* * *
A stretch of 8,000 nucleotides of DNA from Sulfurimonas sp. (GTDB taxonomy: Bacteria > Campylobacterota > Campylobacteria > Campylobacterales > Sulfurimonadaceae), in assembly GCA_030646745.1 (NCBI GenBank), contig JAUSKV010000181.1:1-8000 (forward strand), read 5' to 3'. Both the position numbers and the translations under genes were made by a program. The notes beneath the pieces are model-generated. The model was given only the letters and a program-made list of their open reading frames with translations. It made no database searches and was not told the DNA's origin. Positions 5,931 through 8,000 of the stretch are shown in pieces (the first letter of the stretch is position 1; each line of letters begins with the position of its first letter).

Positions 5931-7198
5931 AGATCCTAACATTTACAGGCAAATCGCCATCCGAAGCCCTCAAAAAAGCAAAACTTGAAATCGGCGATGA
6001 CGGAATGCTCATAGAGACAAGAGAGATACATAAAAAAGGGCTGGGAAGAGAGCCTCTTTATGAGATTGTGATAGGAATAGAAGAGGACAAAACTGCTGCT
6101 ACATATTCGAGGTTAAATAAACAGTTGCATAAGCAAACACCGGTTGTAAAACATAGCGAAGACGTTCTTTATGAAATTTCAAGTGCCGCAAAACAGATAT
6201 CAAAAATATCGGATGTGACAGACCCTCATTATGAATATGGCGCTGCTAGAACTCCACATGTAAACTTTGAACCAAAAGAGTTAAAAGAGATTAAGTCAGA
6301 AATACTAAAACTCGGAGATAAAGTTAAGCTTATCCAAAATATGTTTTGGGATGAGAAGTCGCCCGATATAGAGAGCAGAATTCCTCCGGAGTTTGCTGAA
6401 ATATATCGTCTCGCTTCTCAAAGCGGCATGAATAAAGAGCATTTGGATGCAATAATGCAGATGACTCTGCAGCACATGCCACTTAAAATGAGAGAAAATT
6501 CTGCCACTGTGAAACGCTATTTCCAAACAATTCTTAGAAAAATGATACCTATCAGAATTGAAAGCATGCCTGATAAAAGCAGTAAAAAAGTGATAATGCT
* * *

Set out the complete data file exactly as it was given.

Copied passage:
A stretch of 8,000 nucleotides of DNA from Sulfurimonas sp. (GTDB taxonomy: Bacteria > Campylobacterota > Campylobacteria > Campylobacterales > Sulfurimonadaceae), in assembly GCA_030646745.1 (NCBI GenBank), contig JAUSKV010000181.1:1-8000 (forward strand), read 5' to 3'. Both the position numbers and the translations under genes were made by a program. The notes beneath the pieces are model-generated. The model was given only the letters and a program-made list of their open reading frames with translations. It made no database searches and was not told the DNA's origin. Positions 5,931 through 8,000 of the stretch are shown in pieces (the first letter of the stretch is position 1; each line of letters begins with the position of its first letter).

Positions 5931-7198
5931 AGATCCTAACATTTACAGGCAAATCGCCATCCGAAGCCCTCAAAAAAGCAAAACTTGAAATCGGCGATGA
6001 CGGAATGCTCATAGAGACAAGAGAGATACATAAAAAAGGGCTGGGAAGAGAGCCTCTTTATGAGATTGTGATAGGAATAGAAGAGGACAAAACTGCTGCT
6101 ACATATTCGAGGTTAAATAAACAGTTGCATAAGCAAACACCGGTTGTAAAACATAGCGAAGACGTTCTTTATGAAATTTCAAGTGCCGCAAAACAGATAT
6201 CAAAAATATCGGATGTGACAGACCCTCATTATGAATATGGCGCTGCTAGAACTCCACATGTAAACTTTGAACCAAAAGAGTTAAAAGAGATTAAGTCAGA
6301 AATACTAAAACTCGGAGATAAAGTTAAGCTTATCCAAAATATGTTTTGGGATGAGAAGTCGCCCGATATAGAGAGCAGAATTCCTCCGGAGTTTGCTGAA
6401 ATATATCGTCTCGCTTCTCAAAGCGGCATGAATAAAGAGCATTTGGATGCAATAATGCAGATGACTCTGCAGCACATGCCACTTAAAATGAGAGAAAATT
6501 CTGCCACTGTGAAACGCTATTTCCAAACAATTCTTAGAAAAATGATACCTATCAGAATTGAAAGCATGCCTGATAAAAGCAGTAAAAAAGTGATAATGCT